On June 26, 1991, the Charlotte Hornets selected UNLV forward Larry Johnson with the first pick of the NBA Draft. After two dominant seasons with the Running Rebels, including two NCAA Final Four appearances and numerous player of the year awards, Johnson had the highest stock of any '91 college prospect. He would go on to win the 1992 NBA Rookie of the Year honors with 19.2 points and 11 rebounds per game.
In 1993, Johnson signed what was, at the time, the highest-paying NBA contract in history. Shortly thereafter, in a December '93 game against Detroit, Johnson suffered a sprained back, which would eventually prove to be career-ending for the young star. In '96, Johnson was traded to the New York Knicks, where he was moderately successful. He's fondly remembered for a game-stealing four-point play in the '99 Eastern Confernece Finals, helping to lead New York to the NBA Finals. Still, with back issues plaguing him, LJ was merely a shell of his former self. In 2001, Johnson would formally retire from the NBA, and currently works for the Knicks as a basketball and business operations representative.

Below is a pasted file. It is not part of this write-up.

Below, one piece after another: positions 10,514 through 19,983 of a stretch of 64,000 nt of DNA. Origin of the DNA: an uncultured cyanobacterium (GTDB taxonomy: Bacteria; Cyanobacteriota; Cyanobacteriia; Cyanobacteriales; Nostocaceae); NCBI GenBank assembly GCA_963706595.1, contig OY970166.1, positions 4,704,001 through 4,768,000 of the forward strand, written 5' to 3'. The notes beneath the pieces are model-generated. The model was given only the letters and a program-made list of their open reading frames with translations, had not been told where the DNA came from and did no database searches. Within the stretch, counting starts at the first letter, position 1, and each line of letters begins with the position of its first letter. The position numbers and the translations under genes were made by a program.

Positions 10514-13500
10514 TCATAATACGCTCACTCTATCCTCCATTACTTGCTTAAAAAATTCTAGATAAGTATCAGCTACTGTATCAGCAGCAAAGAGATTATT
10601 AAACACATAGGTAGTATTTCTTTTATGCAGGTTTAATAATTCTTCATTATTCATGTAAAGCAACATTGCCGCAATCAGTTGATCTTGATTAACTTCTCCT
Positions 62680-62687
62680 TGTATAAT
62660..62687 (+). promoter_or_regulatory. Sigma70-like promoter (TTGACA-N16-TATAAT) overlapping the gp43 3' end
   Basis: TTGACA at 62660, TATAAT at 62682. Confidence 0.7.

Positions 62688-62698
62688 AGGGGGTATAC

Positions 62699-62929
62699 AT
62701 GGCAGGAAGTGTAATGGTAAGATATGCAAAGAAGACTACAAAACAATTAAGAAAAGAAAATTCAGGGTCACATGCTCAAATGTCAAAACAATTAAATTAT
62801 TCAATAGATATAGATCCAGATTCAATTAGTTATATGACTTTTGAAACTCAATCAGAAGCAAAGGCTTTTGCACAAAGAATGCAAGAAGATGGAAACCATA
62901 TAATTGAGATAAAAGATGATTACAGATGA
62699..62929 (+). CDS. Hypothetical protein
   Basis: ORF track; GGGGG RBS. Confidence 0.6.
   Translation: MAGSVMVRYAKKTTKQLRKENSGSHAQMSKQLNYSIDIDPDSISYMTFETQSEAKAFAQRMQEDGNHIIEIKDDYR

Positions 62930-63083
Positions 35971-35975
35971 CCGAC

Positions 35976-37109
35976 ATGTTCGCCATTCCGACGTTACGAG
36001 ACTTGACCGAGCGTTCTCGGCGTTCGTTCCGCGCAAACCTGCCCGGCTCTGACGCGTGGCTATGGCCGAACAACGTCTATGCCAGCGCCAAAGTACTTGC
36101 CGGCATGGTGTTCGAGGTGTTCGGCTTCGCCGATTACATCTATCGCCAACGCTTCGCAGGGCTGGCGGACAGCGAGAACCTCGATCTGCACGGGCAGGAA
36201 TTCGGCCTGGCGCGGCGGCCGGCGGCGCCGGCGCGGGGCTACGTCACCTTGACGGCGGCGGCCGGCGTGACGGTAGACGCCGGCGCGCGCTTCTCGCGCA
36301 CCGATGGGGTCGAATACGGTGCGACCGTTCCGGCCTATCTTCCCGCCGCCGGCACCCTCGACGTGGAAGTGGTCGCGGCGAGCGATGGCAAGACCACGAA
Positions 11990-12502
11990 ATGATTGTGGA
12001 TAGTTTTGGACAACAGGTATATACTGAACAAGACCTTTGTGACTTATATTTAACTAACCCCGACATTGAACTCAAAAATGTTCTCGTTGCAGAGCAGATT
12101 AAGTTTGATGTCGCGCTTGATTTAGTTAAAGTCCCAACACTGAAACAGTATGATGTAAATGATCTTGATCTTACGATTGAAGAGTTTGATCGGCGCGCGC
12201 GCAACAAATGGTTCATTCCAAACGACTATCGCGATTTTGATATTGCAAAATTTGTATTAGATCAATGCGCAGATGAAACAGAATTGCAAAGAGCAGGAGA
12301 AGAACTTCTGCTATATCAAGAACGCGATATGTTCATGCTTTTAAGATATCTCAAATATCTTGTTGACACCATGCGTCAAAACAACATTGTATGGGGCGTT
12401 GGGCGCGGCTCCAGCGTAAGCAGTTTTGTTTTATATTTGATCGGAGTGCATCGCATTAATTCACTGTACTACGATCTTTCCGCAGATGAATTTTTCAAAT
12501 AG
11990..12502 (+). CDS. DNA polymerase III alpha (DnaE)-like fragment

Perhaps the most memorable aspect of Johnson's NBA run was his endorsement deal with Converse. After Nike's takeover of the '90s basketball market, Converse looked to get back into the action by signing one of the biggest names in the game. With a number of signature models such as the Converse Aero Jam, the sneakers were marketed by a character known as Grandmama. Donning drag, Johnson's Grandmama character was animated, humorous, and slightly absurd, but the marketing caught on and his Converse line was popular in the early '90s. Although nothing is confirmed, there's been talk that Converse plans on re-launching the LJ-endorsed Aero Jam in the future. Stick with Sneaker Report for any updates.